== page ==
The Alliance have worked in partnership with their alumni to compile a ‘checklist for change’. We would do well to listen. 

The checklist for change

 

Before we join, please:

“Do your homework”

Agencies need to work with experts, otherwise, you don’t know what you’re doing. Be committed and work with the experts in field. Look inwards and acknowledge the work to be done. 

“Make sure our work environment is a safe space for all”

There needs to be a clear and safe reporting process for when something goes wrong. Ensure there is a clear route and proper process in place. 

“Don’t assume prior knowledge" 

Consider expanding your induction process, which for many assumes a level of knowledge garnered from networks and connections within adland and a traditional route in via SCA etc

“Represent at all levels, not just at entry”

Ensure diverse talent is present across your business – at all levels including senior leadership positions. We understand this is challenging, but this shows commitment from the top.

“Have your internal processes set up”

Ensure you have already thought about career plans and set up a process around the opportunity.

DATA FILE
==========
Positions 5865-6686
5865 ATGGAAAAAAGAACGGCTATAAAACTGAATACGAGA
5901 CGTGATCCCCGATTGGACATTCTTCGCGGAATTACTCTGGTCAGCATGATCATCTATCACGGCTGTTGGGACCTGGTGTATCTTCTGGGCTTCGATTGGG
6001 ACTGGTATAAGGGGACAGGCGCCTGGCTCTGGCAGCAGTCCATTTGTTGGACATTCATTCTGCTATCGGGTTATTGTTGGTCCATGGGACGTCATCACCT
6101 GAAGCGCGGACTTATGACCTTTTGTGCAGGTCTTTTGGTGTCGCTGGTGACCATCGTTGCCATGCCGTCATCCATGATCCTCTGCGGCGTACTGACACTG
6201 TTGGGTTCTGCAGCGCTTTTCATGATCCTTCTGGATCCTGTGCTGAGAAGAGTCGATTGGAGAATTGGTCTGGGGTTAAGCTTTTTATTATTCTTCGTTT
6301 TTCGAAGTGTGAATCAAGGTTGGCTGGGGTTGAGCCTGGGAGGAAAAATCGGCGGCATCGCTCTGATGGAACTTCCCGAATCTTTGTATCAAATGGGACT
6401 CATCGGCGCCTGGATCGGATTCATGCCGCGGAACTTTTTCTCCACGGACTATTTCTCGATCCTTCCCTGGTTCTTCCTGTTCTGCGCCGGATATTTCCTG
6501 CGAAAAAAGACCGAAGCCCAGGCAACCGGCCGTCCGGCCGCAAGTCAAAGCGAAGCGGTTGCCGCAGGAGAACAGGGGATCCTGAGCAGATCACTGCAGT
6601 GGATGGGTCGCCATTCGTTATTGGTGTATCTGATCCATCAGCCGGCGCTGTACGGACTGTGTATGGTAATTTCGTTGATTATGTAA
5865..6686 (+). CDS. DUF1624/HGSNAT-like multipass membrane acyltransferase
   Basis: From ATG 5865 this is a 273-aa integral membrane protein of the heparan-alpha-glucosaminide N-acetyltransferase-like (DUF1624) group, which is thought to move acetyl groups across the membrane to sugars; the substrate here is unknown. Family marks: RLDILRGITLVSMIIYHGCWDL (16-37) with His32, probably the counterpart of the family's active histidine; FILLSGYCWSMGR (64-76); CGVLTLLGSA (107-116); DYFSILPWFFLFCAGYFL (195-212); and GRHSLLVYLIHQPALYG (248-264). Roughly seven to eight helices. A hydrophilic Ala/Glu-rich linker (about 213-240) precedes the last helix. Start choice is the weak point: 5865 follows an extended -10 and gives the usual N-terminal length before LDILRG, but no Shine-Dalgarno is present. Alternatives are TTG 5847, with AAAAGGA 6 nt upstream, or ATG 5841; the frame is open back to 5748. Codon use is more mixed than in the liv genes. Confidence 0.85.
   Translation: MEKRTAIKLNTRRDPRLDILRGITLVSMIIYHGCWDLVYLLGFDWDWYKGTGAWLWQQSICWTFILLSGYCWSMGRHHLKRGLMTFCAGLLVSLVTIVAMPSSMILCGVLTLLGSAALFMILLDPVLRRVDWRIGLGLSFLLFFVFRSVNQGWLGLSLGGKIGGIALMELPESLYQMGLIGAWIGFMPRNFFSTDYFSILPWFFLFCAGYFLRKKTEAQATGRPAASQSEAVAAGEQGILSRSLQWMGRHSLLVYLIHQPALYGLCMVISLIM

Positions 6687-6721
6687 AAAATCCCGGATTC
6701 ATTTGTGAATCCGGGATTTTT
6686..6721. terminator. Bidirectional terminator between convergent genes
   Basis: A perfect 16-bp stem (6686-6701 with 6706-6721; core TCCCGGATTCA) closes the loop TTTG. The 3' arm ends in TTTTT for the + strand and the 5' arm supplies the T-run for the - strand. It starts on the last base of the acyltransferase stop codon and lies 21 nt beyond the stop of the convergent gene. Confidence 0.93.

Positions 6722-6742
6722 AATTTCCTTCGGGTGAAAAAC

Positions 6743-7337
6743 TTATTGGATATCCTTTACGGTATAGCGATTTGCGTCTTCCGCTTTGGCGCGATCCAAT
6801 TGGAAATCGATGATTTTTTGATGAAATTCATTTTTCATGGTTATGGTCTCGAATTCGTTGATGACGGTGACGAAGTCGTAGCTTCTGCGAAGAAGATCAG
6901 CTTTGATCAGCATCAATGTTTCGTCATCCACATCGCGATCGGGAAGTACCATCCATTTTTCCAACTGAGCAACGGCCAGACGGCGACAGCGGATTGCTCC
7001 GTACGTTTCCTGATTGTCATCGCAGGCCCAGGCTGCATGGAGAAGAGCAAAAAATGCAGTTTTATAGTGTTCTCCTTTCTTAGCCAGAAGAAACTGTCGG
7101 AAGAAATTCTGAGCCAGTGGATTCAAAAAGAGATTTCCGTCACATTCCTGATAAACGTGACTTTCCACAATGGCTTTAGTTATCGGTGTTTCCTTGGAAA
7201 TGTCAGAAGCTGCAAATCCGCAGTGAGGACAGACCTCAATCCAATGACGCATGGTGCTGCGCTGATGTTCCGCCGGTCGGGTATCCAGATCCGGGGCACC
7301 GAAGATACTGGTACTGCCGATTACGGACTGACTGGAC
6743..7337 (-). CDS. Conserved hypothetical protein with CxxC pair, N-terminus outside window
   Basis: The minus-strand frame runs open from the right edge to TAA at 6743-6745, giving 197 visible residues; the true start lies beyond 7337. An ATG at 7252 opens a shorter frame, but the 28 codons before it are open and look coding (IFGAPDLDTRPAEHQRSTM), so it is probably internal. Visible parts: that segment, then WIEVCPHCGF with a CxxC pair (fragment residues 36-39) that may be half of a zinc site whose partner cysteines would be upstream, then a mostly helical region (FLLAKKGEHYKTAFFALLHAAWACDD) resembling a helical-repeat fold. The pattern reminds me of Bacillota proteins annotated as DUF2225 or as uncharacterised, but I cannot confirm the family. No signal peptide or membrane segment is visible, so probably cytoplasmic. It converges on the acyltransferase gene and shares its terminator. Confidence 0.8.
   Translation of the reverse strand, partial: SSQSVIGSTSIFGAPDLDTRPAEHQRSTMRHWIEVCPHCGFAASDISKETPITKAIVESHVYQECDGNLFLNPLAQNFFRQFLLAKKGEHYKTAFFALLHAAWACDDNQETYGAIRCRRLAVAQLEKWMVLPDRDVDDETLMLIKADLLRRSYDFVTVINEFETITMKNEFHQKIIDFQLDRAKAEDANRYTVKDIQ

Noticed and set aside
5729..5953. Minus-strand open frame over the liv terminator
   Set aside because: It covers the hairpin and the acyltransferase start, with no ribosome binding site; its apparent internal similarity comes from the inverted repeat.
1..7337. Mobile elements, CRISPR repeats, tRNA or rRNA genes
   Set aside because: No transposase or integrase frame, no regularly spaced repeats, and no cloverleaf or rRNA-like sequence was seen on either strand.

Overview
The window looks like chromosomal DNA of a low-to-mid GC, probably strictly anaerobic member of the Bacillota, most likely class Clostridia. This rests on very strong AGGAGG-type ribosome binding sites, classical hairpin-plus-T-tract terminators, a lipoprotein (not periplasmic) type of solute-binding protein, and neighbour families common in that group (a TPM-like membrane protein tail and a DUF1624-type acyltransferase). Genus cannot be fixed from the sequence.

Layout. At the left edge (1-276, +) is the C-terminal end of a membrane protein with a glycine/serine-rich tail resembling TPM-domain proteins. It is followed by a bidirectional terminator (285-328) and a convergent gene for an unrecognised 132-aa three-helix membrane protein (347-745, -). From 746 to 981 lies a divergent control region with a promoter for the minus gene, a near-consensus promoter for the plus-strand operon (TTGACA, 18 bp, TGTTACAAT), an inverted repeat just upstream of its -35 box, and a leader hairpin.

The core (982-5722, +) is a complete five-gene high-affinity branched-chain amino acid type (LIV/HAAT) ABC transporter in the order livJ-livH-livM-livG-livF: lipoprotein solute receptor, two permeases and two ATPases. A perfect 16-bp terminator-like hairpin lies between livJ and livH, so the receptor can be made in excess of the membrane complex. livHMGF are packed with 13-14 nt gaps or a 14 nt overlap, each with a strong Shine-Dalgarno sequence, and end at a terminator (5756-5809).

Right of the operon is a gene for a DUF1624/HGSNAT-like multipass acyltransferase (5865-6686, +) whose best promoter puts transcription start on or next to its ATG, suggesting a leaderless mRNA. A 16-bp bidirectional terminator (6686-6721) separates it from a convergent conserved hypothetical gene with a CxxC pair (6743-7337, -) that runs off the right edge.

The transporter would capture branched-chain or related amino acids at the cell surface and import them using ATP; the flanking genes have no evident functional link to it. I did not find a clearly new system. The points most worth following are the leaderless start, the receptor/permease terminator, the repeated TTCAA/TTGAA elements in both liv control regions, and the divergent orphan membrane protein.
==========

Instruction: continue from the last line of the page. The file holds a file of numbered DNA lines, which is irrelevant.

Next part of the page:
This requires commitment from people in terms of their time and a professional mentoring programme in place to ensure both parties get the best results from this.

To ensure we thrive:

“I am not your 2021 diversity  hire, to be replaced by your 2022 hire.”

 Don’t shine a spotlight on me as a diverse pick, I am not a token hire.

Please don’t wheel me out for your press highlights on diversity, give me a voice to talk about the work and my role within your agency.

Please remember that I’m diverse AND I’m talent, I’m both those things, so don’t just make me about one of them.

“Listen to us”

Ensure reverse mentoring for senior staff to ensure they fully understand where we’re coming from.

“Don’t show us your data, show us your progress”

What are you doing, not doing etc. show us the data - show us the journey 

“Senior leaders have to be central to it all”

SLT involvement – this is not about one person to buddy me. For this to really work across your organisation, it needs to be a prepared programme, with structure and access and time from the senior leadership team.

A member of your SLT needs to be directly involved, with scheduled catch-ups.  

“Give me time to make my mark”

Give me time to make my mark - we’re coming into a completely new environment.

There is a hidden code in adland, a language known to you and to those that know, give us the time to learn what others have had access to – from inner networks and connections.